Jul 03

Jon Zimmerman

Can I Counter RADAR With GPS When Fighting My Speeding Ticket?

by Jon Zimmerman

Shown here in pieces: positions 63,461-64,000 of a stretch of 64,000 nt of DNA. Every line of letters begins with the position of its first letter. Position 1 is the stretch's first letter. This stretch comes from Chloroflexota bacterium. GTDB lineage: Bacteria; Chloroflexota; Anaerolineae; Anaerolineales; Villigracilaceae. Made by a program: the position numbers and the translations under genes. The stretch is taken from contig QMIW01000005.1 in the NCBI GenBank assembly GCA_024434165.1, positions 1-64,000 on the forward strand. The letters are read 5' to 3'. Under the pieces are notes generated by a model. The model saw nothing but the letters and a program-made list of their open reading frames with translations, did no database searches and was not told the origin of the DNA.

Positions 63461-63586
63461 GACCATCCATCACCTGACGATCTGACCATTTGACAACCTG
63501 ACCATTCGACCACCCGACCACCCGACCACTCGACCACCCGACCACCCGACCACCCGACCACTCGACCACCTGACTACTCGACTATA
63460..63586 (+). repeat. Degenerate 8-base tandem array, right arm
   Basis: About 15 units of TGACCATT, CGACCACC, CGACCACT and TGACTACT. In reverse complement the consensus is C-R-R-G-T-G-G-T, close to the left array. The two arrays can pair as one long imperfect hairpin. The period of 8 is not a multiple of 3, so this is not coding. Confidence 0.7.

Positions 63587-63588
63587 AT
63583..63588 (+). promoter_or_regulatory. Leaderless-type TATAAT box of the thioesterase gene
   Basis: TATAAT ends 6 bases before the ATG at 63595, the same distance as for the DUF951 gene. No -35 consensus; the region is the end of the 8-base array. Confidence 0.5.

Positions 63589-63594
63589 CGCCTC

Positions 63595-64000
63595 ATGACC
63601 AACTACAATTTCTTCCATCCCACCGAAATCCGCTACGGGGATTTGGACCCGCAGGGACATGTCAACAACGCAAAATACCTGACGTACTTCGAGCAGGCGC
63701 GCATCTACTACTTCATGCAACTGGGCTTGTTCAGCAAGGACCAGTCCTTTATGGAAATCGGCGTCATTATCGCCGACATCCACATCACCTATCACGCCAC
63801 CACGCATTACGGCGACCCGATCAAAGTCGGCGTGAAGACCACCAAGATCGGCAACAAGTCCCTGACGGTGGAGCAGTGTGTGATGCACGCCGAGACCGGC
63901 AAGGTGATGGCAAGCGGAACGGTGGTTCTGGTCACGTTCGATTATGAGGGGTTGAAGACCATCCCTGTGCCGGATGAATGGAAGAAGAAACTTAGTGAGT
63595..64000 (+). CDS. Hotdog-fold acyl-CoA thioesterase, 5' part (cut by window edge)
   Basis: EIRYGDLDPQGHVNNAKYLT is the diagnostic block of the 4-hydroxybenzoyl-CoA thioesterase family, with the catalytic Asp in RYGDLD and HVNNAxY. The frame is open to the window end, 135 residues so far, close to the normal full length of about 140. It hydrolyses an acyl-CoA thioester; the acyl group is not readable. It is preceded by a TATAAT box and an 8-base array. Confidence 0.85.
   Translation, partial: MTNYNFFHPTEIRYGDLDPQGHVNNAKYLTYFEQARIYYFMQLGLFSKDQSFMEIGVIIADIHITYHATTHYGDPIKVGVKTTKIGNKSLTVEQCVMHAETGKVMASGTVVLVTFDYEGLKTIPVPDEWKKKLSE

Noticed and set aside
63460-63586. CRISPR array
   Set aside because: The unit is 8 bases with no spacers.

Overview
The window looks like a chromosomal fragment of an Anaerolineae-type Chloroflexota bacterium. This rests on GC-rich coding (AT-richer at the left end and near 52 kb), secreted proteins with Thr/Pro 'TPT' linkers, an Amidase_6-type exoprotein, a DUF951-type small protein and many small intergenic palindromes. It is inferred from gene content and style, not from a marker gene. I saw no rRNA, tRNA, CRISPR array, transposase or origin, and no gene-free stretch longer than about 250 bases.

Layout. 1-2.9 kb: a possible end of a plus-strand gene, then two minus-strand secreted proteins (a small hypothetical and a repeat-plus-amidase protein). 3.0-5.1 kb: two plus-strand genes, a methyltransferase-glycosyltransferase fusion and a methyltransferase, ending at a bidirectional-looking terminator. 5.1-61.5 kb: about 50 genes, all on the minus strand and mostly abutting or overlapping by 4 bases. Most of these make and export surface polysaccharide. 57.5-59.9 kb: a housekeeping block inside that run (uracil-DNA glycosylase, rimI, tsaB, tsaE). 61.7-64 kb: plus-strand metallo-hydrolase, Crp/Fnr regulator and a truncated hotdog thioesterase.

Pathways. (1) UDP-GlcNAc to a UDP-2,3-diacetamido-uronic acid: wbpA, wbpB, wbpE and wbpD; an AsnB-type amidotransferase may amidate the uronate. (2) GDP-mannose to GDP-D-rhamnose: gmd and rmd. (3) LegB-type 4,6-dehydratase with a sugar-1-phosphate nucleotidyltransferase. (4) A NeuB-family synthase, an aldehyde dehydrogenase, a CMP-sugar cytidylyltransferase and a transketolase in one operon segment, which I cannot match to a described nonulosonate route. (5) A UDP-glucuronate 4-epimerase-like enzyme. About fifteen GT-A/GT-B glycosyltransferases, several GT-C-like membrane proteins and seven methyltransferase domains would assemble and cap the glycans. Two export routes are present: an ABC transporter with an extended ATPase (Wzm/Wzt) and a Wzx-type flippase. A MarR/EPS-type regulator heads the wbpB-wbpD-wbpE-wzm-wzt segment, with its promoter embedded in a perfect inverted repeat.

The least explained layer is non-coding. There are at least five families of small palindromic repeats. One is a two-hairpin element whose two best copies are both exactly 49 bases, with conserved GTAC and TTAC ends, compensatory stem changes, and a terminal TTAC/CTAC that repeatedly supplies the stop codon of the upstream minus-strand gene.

This was the topic of a recent news story, which did not get the answer quite right. The short answer is generally no, not at this time, and drivers should not go rushing to the stores to buy GPS devices to counter speeding tickets. (The exception would be if you could bring in an expert to testify about the high accuracy of GPS as a speed measuring device - and even then a court in Washington would probably be reluctant to allow such new technology into evidence). Imagine this: you're driving a long, minding your own business, and Officer TicketCop pulls you over and he issues you a speeding ticket. He tells you that your car, according to his RADAR (radio detection and ranging) device, clocked your vehicle traveling 10 miles over the posted speed limit. Simple enough, right? Not exactly. You counter that you have a GPS system, which stated that your vehicle was traveling less than the posted speed. Can you use the GPS measurement to counter the officer's RADAR unit? Not really. The law is not developed for courts to agree on using GPS as a speed measuring device. RADAR, although it has a lot of problems, has been around for a very long time, and used properly, courts will allow a measurement of speed based on RADAR into evidence. But GPS is newer and based on new technology, you argue. Well yes, that's true, but from a court's perspective, you would need an expert on GPS to vouch for GPS's accuracy as a speed measuring device as well as how it is properly used. Assuming you win on that, you would still have to show that GPS is better than RADAR, and that your GPS measurement is more accurate than the Officer TicketCop's RADAR measurement, and that you employed the GPS device correctly. GPS is used for purposes other than speed, whereas a RADAR gun is used to measure vehicle speed (and as a reason for Officer TicketCop to give a lot of traffic infractions). One of the problems with a GPS system is the user - a user would have to show that the user's GPS measurement is accurate based on the way the user employed the system. Likely a user who is also the driver would have a tough time vouching for speed and vouching that the device was being used properly at the same time. Also, while a GPS device may be useful in measuring the distance a car has traveled, and average speed over a long distance (say point Seattle to point Tacoma), there is no indication that GPS will measure one or more speeds accurately over fixed, shorter distances (say 800 feet) in a matter of seconds. If you just received a speeding ticket or any other type of traffic infraction in the State of Washington, call me, I can help.


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